In 2015, my beloved mother’s five-year battle with cancer came to an end. Following her death, I experienced immediate multiple major losses all raining down without lift for several years after. My life went from glamour west coast businesswomen to shattered hopes and dreams. The change was so fast and impactful that it was within months all I had worked years to build was gone. I found myself lying on the floor of my family basement in the Midwest, grief-stricken and suffering beyond a level that even to this day is hard to describe. At age 33, I no longer felt I could live through what I was going through and the one person I held counsel with about anything major in my life was no longer on the planet. Unemployed, broken, living back at home, and with circumstances, I would not wish on a worst enemy, I could not comprehend how I was going to recover. I truly believed that my life was over and in a real sense it absolutely was. That was when the “problem” drinking began.
Fast forward before 2015, alcohol was always in my life. It was there yet never caused any major conflicts or so I thought. There was the occasional hangover or silly “cringe” over something stupid I had done on a weekend party night in my 20’s. I was careful to keep my internal self on a tight leash with substances because growing up as a Catholic kid, let alone a female, being a drunk female is not feminine or becoming, to say the least. That was not going to be me! Additionally, I came from excellent parents who warned my sister and I about the dangers of drugs. A cardinal sin in our family. Funny, how alcohol in my head never felt like it was a part of that category, “drugs.”
I grew up on the international scene so drinking started at a very early age of 15 and lasted until I walked into the rooms of AA. I partied and drank all around the world. I was an ex-pat and socialized with all cultures, breaking bread and cracking bottles with every type of person in the world, literally. Now living back home in my passport country here in the state of Minnesota, it is ironic that we have some of the best rehab facilities and addiction training programs in the nation via my state, go figure. Anyways, I was a female who could have a strong cocktail and had fun in those days! Yet, in my guts, I always knew there was a twisted strange relationship I had to the fleeting high alcohol gave. Privately, it bothered me that it held such an importance in my life, and I knew I’d like to stop one day at the very least because of all the calories it tacked on.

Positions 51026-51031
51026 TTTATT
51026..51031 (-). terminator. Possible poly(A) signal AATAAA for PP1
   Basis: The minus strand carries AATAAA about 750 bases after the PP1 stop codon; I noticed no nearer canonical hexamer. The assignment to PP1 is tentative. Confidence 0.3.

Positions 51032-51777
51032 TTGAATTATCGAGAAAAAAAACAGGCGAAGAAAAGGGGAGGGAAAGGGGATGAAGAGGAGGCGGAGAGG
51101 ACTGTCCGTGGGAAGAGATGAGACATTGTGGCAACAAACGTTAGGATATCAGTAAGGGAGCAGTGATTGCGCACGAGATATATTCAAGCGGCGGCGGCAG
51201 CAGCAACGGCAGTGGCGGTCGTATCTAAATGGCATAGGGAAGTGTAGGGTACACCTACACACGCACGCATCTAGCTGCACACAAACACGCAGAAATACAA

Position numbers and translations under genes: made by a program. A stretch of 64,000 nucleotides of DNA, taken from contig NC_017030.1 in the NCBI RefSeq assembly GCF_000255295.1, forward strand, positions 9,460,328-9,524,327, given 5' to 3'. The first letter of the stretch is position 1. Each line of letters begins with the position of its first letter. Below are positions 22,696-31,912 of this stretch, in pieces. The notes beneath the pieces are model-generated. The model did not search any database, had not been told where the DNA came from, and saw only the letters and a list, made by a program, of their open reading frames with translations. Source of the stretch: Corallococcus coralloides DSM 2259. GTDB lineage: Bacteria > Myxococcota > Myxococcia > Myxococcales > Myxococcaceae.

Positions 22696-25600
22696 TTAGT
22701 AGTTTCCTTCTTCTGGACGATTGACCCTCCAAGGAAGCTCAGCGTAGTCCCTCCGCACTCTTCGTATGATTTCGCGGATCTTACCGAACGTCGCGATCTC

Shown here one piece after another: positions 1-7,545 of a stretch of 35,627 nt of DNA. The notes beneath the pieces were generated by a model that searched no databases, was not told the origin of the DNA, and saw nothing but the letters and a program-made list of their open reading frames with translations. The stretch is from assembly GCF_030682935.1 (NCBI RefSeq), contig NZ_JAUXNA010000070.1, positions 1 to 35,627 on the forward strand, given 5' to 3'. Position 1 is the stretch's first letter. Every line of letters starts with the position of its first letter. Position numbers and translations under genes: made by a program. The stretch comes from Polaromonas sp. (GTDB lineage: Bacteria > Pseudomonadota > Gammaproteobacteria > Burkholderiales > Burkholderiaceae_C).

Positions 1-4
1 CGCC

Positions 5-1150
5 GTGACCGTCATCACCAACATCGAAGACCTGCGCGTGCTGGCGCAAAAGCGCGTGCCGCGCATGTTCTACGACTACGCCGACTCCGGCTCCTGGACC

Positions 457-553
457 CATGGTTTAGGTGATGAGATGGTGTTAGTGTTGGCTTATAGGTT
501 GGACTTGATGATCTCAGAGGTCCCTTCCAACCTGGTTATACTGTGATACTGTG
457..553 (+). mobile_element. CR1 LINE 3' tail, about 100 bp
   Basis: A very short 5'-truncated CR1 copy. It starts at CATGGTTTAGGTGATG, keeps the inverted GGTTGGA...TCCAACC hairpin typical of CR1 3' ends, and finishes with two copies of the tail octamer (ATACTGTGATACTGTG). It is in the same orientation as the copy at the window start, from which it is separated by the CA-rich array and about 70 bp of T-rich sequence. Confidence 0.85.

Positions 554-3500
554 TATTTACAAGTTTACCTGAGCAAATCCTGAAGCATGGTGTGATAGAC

Then, life happened, no, life HIT unlike I ever knew, and what was something that used to be fun and festive called “drinking” turned into a terror on top of complicated grief and loss. Alcohol (ethanol) hijacked my brain and common sense during the years of my mother’s death and ensuing major losses. I knew I had to cut the boozing habit off at the root during such a vulnerable and painful time. I found myself drinking a bottle and a half a wine a night at the heaviest which began causing black outs. When I couldn’t quit drinking on my own it frightened me beyond words.
The day I stumbled across The Shair Recovery Podcast with Omar Pinto, I was looking for solutions, I started listening to some of the podcasts. Before I knew it, in ‘classic addict fashion’, I was binge streaming the podcast stories daily. It was as if each story was depositing light into my soul, a boost of hope and peace. The opposite of addiction is connection. Lifesaving!
The stories helped me see that grief, trauma, PTSD, and addiction go hand in hand. Deeply interrelated. By the grace of God during this time frame, I was floated a phenomenal life coach, stellar sponsor, continued my involvement with our TRR, and entered the rooms of A.A. June 8. 2018 is the day I chose sobriety in the fellowship rooms and I have never looked back. I absolutely love this lifestyle. It is cutting edge living, powerful living. Totally my style and an earnest reflection of who I am.
Fast forward today, I am sober, building the foundation for a life that I can build on and grow with confidence from. In recovery I am learning anything is possible when I get out of my way and surrender to HP, watch out! I think the best part is that my heart is healing, hope is being restored, the light is back in my eyes, and I am not broken rather I have been broken open to the larger possibilities of who I am becoming. I owe this largely in part to those who came before me and dared to share their stories with the world. Now here I am sharing mine. Infectious. Our stories save lives. Thank YOU and my deepest and most heartfelt gratitude.